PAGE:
Cracks Need Urethane Caulk
DEAR TIM: I have some difficult caulking jobs around my house. One happens to be some wood wainscoting in my kitchen. Each winter cracks appear between the pieces. I also need to caulk numerous exterior cracks adjacent to brick, wood and aluminum. Are there any high quality caulks that can withstand lots of movement? While I have your ear, just how do you create really smooth caulk joints? Sarah G., Bloomington, IN
DEAR NANCY: Ouch! I'll tell you how to get those smooth joints if you would just let go. Seriously, you have entered the caulk market at a superb time. There are some new caulks that have been introduced to the residential marketplace that will work well for all of your jobs.
The caulk industry has seen ever increasing improvements in many of its products. Traditionally there have been two major groups of caulks: solvent based and water based. New federal anti- pollution regulations regarding the release of volatile organic compounds (VOC) found in solvent based caulks have caused the caulk manufacturers to shift their attention and improve the water based products. Water based caulks now have better flexibility and better adhesion on smooth surfaces. Many residential caulks are made that meet or exceed commercial caulking specifications.
Probably the most exciting new residential caulk is urethane based. The product has been around for nearly 50 years but until recently, it was used primarily by commercial contractors. If you like silicone caulk, you are going to love urethane caulk.
Urethane caulks cure chemically just like silicone. They exhibit very low shrinkage, have a high tear resistance, are paintable and have excellent water resistance. Silicone caulk users know that paint and silicone simply don't mix. Once you let a urethane caulk cure, you can paint over it with no problems.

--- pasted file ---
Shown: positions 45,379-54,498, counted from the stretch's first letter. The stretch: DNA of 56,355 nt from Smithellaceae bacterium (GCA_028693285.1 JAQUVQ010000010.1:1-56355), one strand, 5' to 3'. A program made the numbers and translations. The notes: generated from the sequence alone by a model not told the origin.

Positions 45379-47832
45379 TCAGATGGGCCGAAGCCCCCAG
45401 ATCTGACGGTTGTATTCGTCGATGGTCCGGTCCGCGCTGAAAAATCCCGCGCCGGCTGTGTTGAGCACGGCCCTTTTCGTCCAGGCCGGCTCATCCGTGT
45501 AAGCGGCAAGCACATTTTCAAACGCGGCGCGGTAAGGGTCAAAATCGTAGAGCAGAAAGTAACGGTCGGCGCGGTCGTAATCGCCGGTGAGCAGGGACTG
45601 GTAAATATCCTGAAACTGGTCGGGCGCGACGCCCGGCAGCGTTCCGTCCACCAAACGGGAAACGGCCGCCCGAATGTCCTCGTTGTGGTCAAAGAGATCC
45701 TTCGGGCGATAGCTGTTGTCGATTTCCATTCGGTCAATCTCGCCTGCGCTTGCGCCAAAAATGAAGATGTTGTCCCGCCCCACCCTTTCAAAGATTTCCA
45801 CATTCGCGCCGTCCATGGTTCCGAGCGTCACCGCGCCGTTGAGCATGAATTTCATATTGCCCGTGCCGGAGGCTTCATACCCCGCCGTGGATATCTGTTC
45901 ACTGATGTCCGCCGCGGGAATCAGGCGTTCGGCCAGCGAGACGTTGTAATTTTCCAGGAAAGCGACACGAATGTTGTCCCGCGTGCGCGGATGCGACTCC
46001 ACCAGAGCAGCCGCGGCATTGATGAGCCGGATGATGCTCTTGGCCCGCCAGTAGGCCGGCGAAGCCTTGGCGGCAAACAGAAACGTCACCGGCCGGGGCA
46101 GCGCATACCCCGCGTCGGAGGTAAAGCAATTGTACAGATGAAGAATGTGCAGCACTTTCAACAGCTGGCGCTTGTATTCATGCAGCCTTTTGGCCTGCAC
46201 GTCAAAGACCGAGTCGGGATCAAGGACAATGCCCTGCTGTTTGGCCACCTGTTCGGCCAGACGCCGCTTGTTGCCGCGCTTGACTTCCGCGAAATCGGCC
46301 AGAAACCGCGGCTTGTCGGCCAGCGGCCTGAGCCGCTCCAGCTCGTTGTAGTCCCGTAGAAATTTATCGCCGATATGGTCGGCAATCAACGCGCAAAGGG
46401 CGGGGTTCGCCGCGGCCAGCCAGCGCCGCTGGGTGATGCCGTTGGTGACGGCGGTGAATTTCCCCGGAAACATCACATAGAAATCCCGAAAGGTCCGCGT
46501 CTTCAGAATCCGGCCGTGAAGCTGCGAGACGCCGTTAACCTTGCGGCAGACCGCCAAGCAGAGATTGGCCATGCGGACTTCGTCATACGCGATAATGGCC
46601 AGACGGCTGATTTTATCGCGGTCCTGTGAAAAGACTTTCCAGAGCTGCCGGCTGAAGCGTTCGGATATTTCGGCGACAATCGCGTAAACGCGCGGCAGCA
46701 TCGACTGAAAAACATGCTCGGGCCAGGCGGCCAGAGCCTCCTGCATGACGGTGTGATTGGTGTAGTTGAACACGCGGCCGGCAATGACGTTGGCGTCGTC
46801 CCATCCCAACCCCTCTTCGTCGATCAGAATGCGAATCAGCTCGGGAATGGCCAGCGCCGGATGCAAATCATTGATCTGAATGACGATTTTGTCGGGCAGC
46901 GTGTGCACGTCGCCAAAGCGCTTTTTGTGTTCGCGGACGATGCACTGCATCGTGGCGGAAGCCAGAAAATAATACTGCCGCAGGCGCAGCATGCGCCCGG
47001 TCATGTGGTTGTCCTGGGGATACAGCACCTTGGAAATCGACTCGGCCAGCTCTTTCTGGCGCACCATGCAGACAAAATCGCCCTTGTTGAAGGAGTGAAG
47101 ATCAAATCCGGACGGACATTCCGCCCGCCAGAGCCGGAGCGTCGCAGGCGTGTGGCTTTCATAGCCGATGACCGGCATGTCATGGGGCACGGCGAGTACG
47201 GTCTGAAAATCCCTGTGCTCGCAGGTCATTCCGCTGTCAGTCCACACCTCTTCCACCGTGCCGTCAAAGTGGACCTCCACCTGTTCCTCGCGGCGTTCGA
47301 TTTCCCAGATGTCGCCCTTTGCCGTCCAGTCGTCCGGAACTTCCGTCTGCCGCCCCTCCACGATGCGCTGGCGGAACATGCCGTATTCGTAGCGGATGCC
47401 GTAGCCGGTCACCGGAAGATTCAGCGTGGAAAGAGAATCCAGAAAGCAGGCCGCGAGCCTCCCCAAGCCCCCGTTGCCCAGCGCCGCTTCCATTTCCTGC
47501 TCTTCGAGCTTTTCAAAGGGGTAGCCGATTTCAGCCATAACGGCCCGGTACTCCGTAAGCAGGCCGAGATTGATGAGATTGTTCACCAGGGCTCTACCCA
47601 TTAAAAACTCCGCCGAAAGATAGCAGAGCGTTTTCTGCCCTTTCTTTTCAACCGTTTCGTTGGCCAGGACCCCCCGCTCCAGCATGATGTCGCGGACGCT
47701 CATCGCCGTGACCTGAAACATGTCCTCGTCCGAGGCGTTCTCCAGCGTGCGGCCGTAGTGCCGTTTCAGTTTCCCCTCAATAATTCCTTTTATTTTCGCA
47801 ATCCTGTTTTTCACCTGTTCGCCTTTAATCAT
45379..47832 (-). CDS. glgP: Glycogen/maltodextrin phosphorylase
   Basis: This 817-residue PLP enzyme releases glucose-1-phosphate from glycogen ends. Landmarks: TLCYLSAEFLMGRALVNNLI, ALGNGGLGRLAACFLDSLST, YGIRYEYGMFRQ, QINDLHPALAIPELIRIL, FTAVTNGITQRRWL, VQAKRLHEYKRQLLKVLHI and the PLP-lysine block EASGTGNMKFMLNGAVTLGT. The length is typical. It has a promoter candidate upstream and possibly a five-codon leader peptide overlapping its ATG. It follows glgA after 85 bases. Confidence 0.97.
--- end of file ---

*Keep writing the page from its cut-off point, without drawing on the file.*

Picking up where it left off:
The urethane caulks stick very well to just about any surface. Urethane caulks will fill cracks next to vinyl siding, cedar (or any other wood), aluminum, and any masonry material. The urethane caulks adhere well because of a cross-linking chemical reaction. As the caulk cures, it actually interlocks with the material it is applied to. Water vapor fuels the chemical reaction. Beware, urethane caulks don't discriminate. If you leave some excess on your moist skin, the caulk will stick to you too!
One minor drawback of urethane caulks is their cure time. If you intend to paint a urethane caulk, you need to let it dry for at least 2 - 3 days before coating it with a water based paint. A 7 - 10 day drying period is necessary for oil based paints.
Keep in mind that caulks are a maintenance item. Even those that are advertised with extended warranties (20, 30 or more years) can fail. You need to periodically check exterior caulked seams to see if they are still in good shape.
The art of caulking is fairly simple. Most people are handicapped from the start because of an inferior caulk gun. Inexpensive caulk guns found in most paint stores and home centers have a low pumping ratio action. This means that lots of caulk is released with each squeeze of the gun. Professional caulk guns release far less caulk with each full trigger stroke. This enables you to more easily control the flow of caulk from the gun.
The tip of the caulk tube should be cut slightly smaller than the size of the crack being filled. Apply the caulk so a slight amount of excess mounds up over the crack. Gently slide your finger over the fresh caulk. If excess caulk begins to overflow around your finger you need to wipe this excess caulk into a rag. Water based caulk joints can be touched up with a damp rag or tile grout sponge for that professional look.